An interview with Tami Hart

AE: Well you’ve performed between some of the best-loved lesbian acts of all time from Le Tigre, Gossip, Sleater-Kinney, The Indigo Girls and — on behalf of myself and (most likely) the readers of — can I just say how insanely jealous we are that you were even in their presence.


AE: [Laughs] So Indigo Girls — that seems like sort of a stretch. Where did that come from?

It seemed like that for me too. I was really young. I think I was only 19 when I opened for them and they were really good friends with Mr. Lady and Kaia often still performs as a touring member of Amy Ray’s band.

AE: Wow, I didn’t know that!

TH: Yeah and The Butchies toured with the Indigo Girls all the time but I have to be honest, I wasn’t a fan at first. I was coming from a place in high school where I was into punk and I got signed as an acoustic solo artist by chance and that was never something that I really wanted to do but it was the first big opportunity that really presented itself to me. It was weird because I was like, “Oh, The Indigo Girls?” but I became such a huge fan. I love those girls. They are so amazing live, they are the nicest people, their fans are the nicest people and I often I love to do “Closer to Fine” when I do karaoke.

AE: That’s fantastic. Do you have someone that does it with you? And do they do the harmonies?

TH: Yeah, I can usually get a good friend to help me out. [Laughs] Actually JD and I just recently did it. Yeah we sound checked it on tour. We were both talking about how much we love them and we did a little version of it when we were sound checking.

AE: Oh my God you need to put that up on YouTube. So tell me about your album, Social Life, I’ve already heard “Situation” and I love it! I’ve seen you describe your sound, or maybe it’s how your label describes it, as for the “punkers who want to dance” and that’s totally that song. And I might be dating myself here but it reminds me of Rock ‘n’ Roll High School.

TH: Oh, I love that!

AE: Oh good, you know that movie! I used to watch that on repeat when I was little.

That’s awesome because honestly in the back of my head I was trying to go for a Ramones look on the cover. I was actually in my underwear but that shot is only from the waist up so I’m kinda bummed out that I didn’t get to show off the tighty-whities but you know I respect their marketing strategies.

AE: Maybe they’re just waiting to put it on the full-length posters to sell at the shows.
That would be awesome! That’s a good idea, thank you. We should get you on pay role.

AE: I’m here for all your marketing needs.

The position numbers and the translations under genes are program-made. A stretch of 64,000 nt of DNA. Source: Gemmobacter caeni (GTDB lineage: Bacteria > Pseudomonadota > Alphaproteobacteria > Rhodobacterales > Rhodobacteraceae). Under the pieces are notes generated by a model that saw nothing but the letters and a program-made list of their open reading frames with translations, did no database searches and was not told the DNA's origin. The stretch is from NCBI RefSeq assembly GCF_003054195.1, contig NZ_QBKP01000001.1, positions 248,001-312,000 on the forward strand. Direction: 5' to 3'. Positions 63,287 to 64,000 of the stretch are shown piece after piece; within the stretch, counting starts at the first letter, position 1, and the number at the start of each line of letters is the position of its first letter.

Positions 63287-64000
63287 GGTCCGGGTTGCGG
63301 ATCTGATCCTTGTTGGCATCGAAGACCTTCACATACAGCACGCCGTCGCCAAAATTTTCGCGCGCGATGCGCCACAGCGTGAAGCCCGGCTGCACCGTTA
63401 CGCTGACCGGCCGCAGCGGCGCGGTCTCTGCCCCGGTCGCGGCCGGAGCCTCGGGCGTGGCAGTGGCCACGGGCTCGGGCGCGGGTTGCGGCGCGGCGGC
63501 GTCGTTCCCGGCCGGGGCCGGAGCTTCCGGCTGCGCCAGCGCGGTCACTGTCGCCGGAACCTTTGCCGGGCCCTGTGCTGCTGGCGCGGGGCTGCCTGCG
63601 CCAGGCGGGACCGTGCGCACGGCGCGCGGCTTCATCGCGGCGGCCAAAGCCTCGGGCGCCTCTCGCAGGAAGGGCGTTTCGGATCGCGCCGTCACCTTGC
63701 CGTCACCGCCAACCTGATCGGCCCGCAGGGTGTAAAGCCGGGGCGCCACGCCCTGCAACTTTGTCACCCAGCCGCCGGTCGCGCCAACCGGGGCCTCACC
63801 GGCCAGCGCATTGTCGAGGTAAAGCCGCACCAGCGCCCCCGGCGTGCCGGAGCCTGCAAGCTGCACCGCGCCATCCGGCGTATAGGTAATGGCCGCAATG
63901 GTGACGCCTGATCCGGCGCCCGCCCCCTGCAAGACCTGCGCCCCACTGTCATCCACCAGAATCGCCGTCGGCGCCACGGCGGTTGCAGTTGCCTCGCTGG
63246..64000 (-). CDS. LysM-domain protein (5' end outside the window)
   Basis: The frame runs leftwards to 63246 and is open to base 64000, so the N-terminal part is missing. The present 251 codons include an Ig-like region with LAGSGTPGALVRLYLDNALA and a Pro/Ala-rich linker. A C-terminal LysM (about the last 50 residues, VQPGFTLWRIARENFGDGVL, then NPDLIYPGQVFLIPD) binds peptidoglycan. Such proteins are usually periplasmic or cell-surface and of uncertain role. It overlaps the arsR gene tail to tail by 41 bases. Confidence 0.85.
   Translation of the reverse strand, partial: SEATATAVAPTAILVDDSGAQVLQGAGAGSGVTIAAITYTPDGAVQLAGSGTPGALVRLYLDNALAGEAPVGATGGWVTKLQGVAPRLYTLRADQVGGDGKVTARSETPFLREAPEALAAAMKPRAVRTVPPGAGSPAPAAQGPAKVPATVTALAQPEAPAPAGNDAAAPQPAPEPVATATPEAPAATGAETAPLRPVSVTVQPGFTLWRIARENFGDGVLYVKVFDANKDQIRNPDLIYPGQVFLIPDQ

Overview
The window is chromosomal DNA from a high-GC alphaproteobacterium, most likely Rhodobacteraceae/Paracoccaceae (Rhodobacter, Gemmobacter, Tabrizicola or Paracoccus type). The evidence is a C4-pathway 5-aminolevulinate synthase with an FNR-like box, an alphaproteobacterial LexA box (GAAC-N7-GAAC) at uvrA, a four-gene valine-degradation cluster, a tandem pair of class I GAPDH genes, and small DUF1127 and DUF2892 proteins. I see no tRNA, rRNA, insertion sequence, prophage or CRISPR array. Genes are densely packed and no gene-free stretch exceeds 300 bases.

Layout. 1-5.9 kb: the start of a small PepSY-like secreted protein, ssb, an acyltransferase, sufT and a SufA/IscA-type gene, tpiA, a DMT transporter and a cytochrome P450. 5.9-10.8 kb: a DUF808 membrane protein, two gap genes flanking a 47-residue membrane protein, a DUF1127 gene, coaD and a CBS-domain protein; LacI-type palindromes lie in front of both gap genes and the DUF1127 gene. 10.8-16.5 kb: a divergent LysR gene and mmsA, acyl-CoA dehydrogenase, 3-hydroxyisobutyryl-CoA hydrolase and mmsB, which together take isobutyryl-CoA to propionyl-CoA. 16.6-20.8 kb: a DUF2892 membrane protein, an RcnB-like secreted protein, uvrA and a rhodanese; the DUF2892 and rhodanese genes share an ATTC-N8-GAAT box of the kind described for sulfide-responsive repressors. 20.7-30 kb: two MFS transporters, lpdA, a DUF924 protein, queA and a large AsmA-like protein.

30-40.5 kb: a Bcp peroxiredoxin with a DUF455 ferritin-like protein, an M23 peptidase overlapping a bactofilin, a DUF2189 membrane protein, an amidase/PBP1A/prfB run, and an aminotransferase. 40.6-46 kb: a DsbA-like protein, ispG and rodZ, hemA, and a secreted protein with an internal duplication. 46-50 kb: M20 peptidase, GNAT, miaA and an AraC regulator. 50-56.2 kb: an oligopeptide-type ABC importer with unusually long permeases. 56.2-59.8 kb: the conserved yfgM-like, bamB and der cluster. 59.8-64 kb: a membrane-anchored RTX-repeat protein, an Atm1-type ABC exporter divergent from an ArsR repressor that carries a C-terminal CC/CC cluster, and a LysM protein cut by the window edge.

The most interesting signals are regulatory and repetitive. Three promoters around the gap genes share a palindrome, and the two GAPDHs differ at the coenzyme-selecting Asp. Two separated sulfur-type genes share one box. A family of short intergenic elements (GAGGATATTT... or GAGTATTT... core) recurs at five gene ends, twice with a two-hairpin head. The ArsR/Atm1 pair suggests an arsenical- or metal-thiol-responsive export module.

TH: [Laughs] So the album — I moved to New York six years ago and I really didn’t want to move here. I lived in San Francisco and I was in a noisy punk band and we had just gotten signed to Post Present Medium, which is a record label that put out a lot of bands that I like Abe Vigoda and Mika Miko and it’s run by those two guys from that band No Age. It’s like noisy weird but I liked it. My partner at the time lived here (in New York) and I wanted to move back and I sort of begrudgingly moved here and I didn’t have any friends and I was really unhappy in my relationship and I found myself being at home alone a lot and fortunately I found myself listening to a lot of Missy Elliott and Justin Timberlake at the time.

AE: As you do.

TH: Yes, I was lucky my mom ran a night club in South Carolina and she would let me come sometimes and she would get a lot of cool promo music so I grew up around a lot of R&B and hip-hop because of her and it’s always been something that I loved and have always secretly written – so I found myself home alone a lot writing this music that was really poppy and R&B-ish and really fun. But then I was also really depressed and I was drinking and doing a lot of drugs so the lyrics are kinda bummers. It was sorta of a tactic in a way because I didn’t really know anybody so I thought, “I’ll start a band and then see if people want to join. I’ll meet people and I’ll make friends with my bandmates and then I’ll have fun in New York,” and that’s kinda how it started.

AE: So how did it turn out? Did you post ads on Craigslist? Did you get a lot of weirdos that responded?

TH: [Laughs] I was fortunate enough. I put out a bulletin on MySpace — I didn’t have a Facebook yet — and I met this really cool guy named Daniel. We really hit it off and he was in the band for about two years and I brought in all the songs and I just wanted it to be a hot mess and he and I were best friends. We would just party our brains out and get really loaded and at first that was what we were known for but eventually it became a bummer for me. I would be performing but I would be so wasted that I would black out.

AE: No, that’s not good.

TH: Yeah it got really sad and during the process of recording this album. I’m sober now, which is something that I like to talk about because my life is so much better.

AE: And that has got to be really difficult to do.

TH: Yeah and I found out how much I actually love performing and I like to be present and actually see people’s faces when they hear the music. So Daniel and I had to part ways because of that. I just don’t want to do drugs anymore and blackout. I am really enjoying performing and being in the moment and that’s something I realized working with MEN. It’s a lot of work and you really have to be there.

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